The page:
There have been many answers to these questions that have been offered. Some make no distinction between history and legend. Unfortunately, none of them give sources for their assertions about the Christmas tree. Also, dependable scholarly sources about the history of the Christmas tree are hard to come by.
What was the origin of the Christmas tree? As much as we would like to embrace as fact the oft- quoted story that Martin Luther was the first to set up a Christmas tree (or at least a lighted one), it's not confirmed that this is a true story or a mere legend. There are no evidences that support this.
There is scholarly consensus, however, that the Christmas tree originated in Germany. Indeed, the earliest record of an evergreen tree being used and decorated (but without lights) for Christmas is 1521 in the German region of Alsace.
Another useful description has been found among the notes of an unknown resident of Strasbourg in 1605, who writes that "At Christmas they set up fir trees in the parlors at Strasburg and hang thereon roses cut of many- colored paper, apples, wafers, gold-foil, sweets . . ."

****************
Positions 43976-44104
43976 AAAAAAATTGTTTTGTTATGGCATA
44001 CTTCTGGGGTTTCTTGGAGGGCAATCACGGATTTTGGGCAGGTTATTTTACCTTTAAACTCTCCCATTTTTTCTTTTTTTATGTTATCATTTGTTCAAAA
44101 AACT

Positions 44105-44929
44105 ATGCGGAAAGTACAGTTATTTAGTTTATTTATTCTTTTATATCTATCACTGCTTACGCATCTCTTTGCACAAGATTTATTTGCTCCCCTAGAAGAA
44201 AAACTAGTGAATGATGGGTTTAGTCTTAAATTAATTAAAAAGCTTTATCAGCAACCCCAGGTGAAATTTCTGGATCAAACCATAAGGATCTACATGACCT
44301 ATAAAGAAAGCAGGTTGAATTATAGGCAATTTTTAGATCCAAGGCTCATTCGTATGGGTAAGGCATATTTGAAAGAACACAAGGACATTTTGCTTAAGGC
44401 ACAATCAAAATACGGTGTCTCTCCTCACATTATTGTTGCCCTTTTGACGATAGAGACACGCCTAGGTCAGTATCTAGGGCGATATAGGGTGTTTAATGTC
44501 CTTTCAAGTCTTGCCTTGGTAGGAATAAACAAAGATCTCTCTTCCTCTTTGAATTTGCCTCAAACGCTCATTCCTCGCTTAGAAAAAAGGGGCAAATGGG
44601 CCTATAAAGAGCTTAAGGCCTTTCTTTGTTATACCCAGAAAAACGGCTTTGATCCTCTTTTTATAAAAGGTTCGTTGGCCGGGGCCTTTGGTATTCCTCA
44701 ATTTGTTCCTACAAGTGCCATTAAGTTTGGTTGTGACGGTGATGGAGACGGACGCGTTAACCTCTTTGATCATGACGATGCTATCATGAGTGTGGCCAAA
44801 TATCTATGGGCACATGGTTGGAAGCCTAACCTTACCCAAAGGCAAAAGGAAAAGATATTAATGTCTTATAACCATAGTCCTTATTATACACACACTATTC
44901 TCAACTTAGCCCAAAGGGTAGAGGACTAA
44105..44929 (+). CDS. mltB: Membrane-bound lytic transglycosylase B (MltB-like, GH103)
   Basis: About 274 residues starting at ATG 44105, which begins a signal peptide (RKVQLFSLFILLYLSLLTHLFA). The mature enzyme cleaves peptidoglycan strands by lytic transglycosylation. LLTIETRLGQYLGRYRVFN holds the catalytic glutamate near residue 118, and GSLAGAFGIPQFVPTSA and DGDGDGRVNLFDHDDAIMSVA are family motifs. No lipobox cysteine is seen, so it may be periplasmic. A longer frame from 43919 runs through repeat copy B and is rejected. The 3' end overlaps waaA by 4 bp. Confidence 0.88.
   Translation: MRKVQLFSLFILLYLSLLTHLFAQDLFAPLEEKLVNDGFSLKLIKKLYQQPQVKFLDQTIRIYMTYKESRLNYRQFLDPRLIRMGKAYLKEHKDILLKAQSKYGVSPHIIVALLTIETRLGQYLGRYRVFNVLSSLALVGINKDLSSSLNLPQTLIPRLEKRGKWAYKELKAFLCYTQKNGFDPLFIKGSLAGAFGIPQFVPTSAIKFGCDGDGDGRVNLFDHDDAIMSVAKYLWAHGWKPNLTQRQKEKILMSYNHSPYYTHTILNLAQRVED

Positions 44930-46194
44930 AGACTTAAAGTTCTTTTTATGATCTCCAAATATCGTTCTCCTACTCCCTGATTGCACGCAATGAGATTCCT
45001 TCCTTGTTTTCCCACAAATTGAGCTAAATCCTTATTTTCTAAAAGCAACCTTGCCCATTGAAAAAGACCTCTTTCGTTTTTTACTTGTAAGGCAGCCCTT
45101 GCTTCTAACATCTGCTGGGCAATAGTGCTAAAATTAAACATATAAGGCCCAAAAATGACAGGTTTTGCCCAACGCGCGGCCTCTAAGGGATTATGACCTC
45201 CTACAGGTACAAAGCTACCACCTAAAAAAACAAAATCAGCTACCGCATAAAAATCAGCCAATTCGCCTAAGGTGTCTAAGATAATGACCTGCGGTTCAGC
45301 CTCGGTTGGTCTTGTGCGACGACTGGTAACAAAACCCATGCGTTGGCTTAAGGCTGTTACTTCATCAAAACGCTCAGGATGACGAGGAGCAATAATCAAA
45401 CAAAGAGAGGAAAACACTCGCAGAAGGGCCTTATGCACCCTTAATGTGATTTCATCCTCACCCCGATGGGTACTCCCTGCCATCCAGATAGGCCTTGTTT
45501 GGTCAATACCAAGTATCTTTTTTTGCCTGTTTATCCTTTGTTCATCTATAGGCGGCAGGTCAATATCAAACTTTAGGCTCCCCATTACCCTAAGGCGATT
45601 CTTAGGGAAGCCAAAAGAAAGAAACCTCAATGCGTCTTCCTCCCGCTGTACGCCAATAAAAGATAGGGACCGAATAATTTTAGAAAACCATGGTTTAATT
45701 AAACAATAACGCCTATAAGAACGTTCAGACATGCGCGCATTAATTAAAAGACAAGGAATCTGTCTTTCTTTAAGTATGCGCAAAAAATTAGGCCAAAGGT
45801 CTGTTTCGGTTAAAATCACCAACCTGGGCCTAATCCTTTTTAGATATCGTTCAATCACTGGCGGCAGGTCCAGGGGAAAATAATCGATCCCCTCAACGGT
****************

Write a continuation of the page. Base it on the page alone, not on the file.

Some fifty years later (about 1650) the great Lutheran theologian Johann Dannhauer wrote in his The Milk of the Catechism that "the Christmas or fir tree, which people set up in their houses, hang with dolls and sweets, and afterwards shake and deflower. . . When did this custom come into being unknown, but rather considered as a child's bright imagination.
That Santa would probably find the best stocking and the best list put up by kids is legend has to say. There are many who agree that had the Christmas tree not been conical, it would be wee bit difficult to decorate it too. Since most celebration in most festivals is all about color and merry-making, so it is with the Christmas event as well.
Several conclusions can be gleaned from these quotations. First, we are told some of the items with which the first Christmas trees were decorated: paper roses, apples, Communion wafers, gold, foil, sweets, and dolls. Second, even in 1650 a noted scholar like Dannhauer did not know the origin of Christmas trees.
Third, not all Christians approved of these trees, even in the beginning. Fourth, the first Christmas trees, as far as we know, did not have lights. However, year after year we notice that these are trees that bring in joy and peace to every house, as the spirit of Christmas holds true for everyone, so we guess the tree is synonymous with the occasion.